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Negligence

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The Four Elements of Negligence and How They Apply to Lawsuits in Arizona

Engaging with the world requires facing unpredictability. Driving a car, going to the store, or walking down the street are activities that contain some degree of risk due to the behavior of others. In the United States, unintentional injuries are the third leading cause of death. However, the country's legal system has a designated area of law to deal with these situations. Victims of careless behavior do have rights.

Tort law is the legal area that deals with civil liability and personal injury suits. In these cases, negligence is the term that describes careless actions. If an individual or business acts with a disregard for the safety of others, their behavior can be characterized as negligent. When negligence leads to harm, a personal injury lawsuit can recover compensation for victims of such behavior.

Proving that negligence was the cause of an injury can be a tricky process. There are certain factors that must be proven to earn compensation for victims. Keep reading for an overview of how negligence cases are undertaken in Arizona.

What Are the Four Elements of Negligence?

In a nutshell, personal injury cases involve the victim of negligence (the plaintiff), demonstrating that another entity's negligent actions (the defendant) caused their injuries. For the plaintiff to receive compensation and hold the defendant liable, a personal injury lawsuit must prove that the four elements of negligence exist in the situation.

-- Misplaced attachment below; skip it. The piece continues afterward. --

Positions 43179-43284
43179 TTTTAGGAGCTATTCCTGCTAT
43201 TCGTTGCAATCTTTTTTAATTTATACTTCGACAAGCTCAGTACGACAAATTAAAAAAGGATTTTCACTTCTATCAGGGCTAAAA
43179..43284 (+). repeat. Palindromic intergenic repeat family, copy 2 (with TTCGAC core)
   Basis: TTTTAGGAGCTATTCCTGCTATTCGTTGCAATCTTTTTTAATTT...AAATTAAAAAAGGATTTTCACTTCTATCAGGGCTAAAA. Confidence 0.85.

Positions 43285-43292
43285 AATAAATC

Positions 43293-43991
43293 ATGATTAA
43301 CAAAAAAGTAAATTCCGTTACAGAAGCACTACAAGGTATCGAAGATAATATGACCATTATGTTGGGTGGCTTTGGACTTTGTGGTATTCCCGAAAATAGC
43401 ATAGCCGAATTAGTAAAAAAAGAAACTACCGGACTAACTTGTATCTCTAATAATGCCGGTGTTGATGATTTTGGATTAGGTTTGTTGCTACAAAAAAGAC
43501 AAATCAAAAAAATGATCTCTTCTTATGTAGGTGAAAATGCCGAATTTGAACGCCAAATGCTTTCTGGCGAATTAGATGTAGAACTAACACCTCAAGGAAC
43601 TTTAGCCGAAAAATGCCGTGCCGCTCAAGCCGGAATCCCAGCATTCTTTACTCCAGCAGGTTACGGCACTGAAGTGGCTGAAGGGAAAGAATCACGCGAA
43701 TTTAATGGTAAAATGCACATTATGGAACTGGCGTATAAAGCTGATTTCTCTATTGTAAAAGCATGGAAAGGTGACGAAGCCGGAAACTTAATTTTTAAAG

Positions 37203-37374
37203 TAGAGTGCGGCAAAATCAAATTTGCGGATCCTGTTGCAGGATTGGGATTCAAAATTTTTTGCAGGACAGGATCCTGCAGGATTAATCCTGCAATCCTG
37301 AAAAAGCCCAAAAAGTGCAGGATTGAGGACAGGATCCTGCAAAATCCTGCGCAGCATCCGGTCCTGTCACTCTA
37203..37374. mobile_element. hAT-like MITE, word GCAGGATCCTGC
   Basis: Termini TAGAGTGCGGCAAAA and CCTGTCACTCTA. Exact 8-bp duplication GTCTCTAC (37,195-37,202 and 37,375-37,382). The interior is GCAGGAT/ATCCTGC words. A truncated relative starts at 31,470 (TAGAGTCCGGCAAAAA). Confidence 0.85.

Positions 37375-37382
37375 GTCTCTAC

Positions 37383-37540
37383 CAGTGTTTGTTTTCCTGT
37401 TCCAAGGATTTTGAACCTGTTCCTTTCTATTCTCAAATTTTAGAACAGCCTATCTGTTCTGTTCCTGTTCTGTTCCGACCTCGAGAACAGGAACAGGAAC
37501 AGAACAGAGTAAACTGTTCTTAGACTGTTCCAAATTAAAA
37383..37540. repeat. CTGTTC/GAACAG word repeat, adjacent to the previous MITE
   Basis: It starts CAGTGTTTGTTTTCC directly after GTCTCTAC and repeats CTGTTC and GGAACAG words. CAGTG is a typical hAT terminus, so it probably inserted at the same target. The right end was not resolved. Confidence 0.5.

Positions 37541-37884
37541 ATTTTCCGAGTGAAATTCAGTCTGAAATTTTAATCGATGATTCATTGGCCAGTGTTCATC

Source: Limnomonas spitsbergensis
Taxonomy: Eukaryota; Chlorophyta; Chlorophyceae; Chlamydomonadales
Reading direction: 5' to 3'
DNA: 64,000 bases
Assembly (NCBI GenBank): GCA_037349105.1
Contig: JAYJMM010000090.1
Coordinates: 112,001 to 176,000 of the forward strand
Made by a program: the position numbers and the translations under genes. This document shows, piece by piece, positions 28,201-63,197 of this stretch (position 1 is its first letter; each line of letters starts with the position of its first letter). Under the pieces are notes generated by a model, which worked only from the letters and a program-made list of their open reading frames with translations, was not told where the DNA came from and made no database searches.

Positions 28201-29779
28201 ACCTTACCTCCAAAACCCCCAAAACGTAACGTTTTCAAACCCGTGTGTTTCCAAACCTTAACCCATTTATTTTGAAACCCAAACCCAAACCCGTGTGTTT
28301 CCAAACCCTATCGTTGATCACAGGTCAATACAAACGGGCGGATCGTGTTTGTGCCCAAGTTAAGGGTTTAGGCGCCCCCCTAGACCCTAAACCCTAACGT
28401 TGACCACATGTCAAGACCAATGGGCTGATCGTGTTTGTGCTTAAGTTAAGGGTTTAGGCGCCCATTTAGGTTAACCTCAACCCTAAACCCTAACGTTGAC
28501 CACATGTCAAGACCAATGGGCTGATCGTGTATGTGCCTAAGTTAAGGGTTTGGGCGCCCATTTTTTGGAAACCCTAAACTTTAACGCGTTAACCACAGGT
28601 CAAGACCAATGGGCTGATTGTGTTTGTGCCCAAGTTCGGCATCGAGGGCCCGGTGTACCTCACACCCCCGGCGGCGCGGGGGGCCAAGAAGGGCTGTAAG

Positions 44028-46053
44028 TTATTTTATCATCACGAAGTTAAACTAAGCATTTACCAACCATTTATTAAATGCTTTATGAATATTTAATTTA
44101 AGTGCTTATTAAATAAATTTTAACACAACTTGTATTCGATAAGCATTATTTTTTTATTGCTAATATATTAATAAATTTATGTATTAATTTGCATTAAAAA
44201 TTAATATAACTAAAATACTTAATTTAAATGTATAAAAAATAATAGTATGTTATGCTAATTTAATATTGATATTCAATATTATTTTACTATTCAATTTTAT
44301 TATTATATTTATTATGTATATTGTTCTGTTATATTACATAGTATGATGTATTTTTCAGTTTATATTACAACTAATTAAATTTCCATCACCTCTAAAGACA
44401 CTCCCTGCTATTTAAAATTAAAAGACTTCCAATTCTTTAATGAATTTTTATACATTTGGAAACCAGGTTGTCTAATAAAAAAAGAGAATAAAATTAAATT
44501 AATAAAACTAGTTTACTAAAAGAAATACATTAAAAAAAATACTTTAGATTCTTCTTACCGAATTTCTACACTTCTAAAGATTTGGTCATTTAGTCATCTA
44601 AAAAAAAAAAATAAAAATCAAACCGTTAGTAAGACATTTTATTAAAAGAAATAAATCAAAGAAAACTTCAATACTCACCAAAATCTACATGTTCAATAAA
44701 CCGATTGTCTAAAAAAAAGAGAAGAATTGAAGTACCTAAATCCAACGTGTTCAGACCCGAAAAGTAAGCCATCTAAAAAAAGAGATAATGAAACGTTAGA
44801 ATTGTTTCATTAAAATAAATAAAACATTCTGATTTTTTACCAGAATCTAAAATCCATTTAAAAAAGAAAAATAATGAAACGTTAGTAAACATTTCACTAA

Element #1: Duty of Care

To begin, the plaintiff's case must establish a duty of care. There are legal relationships where one party owes a duty to act responsibly toward another. This responsibility is referred to as the standard of care, which states that one must conduct themselves with good judgment, consideration, and intelligence to prevent causing harm to another. Summed up, it is an expectation to act as a reasonable person.

The plaintiff must prove that such a relationship exists between themselves and the defendant. For example, grocery stores owe their shoppers a duty of care. The store must keep safe conditions in order to prevent shoppers from experiencing injuries. Another instance takes place on roadways. All drivers must follow traffic laws to prevent accidents from occurring.

While some relationships are easy to define, others are not so clear-cut. Specific Arizona negligence cases have determined that the duty of care…

  1. Cannot be presumed, and every negligence case must demonstrate that such a duty existed
  2. Foreseeability, or the likelihood that someone could have predicted the results of their actions, is not a factor that determines whether a duty existed